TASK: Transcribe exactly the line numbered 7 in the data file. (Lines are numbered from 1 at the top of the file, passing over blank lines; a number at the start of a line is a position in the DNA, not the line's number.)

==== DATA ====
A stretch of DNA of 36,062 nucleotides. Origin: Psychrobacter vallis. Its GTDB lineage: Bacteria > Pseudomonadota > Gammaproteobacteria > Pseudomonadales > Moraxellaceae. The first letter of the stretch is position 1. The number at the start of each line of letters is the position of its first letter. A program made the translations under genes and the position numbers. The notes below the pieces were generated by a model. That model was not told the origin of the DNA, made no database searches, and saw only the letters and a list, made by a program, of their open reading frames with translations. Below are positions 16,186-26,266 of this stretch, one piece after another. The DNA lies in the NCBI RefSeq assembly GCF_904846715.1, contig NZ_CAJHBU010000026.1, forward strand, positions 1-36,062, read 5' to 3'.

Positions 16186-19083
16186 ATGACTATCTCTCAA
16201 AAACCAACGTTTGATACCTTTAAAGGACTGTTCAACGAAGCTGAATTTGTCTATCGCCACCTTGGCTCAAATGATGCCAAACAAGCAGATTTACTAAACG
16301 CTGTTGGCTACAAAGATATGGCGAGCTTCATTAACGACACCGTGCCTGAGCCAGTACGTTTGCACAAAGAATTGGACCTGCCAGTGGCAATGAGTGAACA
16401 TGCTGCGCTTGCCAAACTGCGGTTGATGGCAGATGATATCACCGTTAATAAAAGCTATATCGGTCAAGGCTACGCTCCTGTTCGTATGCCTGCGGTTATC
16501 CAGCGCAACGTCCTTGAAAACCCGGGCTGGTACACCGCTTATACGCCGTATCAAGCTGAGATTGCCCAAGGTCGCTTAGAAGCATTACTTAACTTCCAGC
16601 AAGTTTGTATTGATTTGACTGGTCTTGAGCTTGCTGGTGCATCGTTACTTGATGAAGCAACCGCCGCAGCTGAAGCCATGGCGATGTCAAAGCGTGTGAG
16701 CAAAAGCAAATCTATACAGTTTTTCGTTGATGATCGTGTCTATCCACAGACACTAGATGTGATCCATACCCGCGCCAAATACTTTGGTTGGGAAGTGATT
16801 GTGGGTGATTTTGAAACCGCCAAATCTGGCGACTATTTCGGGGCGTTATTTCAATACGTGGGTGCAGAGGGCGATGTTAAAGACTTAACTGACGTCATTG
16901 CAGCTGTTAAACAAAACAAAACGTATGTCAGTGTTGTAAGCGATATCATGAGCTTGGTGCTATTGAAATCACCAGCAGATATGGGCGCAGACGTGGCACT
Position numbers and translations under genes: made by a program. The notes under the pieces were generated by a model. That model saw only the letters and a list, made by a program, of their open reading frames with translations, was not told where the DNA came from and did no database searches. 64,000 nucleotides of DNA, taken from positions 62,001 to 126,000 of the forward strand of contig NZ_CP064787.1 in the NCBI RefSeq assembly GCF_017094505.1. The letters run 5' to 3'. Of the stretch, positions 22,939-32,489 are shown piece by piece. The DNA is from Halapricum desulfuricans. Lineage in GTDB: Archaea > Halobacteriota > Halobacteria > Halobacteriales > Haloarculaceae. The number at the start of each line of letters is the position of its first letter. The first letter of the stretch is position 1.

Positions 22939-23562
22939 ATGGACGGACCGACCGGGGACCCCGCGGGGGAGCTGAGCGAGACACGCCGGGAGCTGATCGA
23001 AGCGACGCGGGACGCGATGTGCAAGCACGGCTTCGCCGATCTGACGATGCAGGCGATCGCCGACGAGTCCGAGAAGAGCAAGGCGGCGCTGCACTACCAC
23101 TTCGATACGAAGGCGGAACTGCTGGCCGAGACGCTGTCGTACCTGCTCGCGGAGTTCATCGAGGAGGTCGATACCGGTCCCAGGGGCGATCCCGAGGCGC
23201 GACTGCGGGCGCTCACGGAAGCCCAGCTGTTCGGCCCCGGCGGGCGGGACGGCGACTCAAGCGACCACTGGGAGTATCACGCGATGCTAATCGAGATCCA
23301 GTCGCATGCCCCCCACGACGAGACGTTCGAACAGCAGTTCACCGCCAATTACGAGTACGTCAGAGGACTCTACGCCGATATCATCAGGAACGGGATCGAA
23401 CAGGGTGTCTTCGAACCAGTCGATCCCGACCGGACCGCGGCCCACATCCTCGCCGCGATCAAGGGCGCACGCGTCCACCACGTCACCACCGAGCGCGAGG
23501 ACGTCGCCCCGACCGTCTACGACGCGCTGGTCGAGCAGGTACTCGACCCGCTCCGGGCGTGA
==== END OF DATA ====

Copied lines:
16501 CAGCGCAACGTCCTTGAAAACCCGGGCTGGTACACCGCTTATACGCCGTATCAAGCTGAGATTGCCCAAGGTCGCTTAGAAGCATTACTTAACTTCCAGC